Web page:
Malware that steals bank data is back despite arrests

Despite a recent crackdown, the Grandoreiro banking trojan has been actively targeting 1500 banks globally, an investigation shows.

IBM X-Force has identified several large-scale phishing campaigns that have been distributing the Grandoreiro banking trojan since March 2024.

This banking trojan has been known to target Latin America, Spain, and Portugal. However, the new wave of attacks has expanded its scope to include regions in Central and South America, Africa, Europe, and the Pacific, targeting 1500 banks globally. Also, the researchers see significant technical improvements to the malware itself.

The malware is distributed via an email with a malicious link impersonating governmental entities or other legitimate organizations, such as banks or financial institutions.

Grandoreiro targeted banking applications per country. Source: IBM X-Force

In the email, threat actors instruct the recipients to click on a link to view an invoice, fee, account statement, or make a payment.

Then, they’re redirected to an image of a PDF icon while a ZIP file is downloaded in the background. These ZIP files contain a large executable disguised as a PDF that was created the day before or the day of the email being sent.

By harvesting the emails, Grandoreiro can further spread through infected victim inboxes, which likely contributes to a large volume of spam.

Once installed on a victim’s system, Grandoreiro operates as a typical banking trojan, aiming to steal sensitive financial information. Once installed, the malware tracks keyboard inputs, simulates mouse activity, shares screens, and displays deceptive pop-ups. It collects data such as usernames, operating system information, device runtime, and most importantly, bank identifiers.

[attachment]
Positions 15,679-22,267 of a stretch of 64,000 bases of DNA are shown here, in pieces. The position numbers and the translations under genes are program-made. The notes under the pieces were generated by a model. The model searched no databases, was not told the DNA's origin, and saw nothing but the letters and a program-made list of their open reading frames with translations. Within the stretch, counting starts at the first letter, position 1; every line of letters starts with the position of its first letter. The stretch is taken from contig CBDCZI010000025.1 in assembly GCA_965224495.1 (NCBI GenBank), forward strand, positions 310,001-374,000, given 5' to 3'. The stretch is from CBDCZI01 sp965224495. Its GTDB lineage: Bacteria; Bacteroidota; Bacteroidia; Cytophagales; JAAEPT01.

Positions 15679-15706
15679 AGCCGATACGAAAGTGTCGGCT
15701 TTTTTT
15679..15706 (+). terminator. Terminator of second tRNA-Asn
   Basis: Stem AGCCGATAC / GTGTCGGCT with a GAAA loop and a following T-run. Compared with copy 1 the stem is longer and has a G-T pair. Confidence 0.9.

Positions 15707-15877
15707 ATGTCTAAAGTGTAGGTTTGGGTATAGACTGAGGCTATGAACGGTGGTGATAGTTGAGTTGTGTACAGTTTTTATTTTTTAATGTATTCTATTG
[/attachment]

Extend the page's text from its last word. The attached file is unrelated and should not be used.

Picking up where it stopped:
Phishing email. Source: IBM X-Force

The trojan is likely operated as malware-as-a-service (MaaS) to commit banking fraud. So, despite a crackdown by law enforcement in January 2024, other cybercriminals continue to use the malware in their attacks.

At the end of January, Brazilian authorities shut down a criminal gang operating malware responsible for the theft of $3.9 million in 2019. In 2021, Spain arrested 16 suspects laundering funds stolen through the Mekotio and Grandoreiro malware campaigns.

According to Interpol, Grandoreiro has been considered a major cybersecurity threat across Spanish-speaking countries since 2017.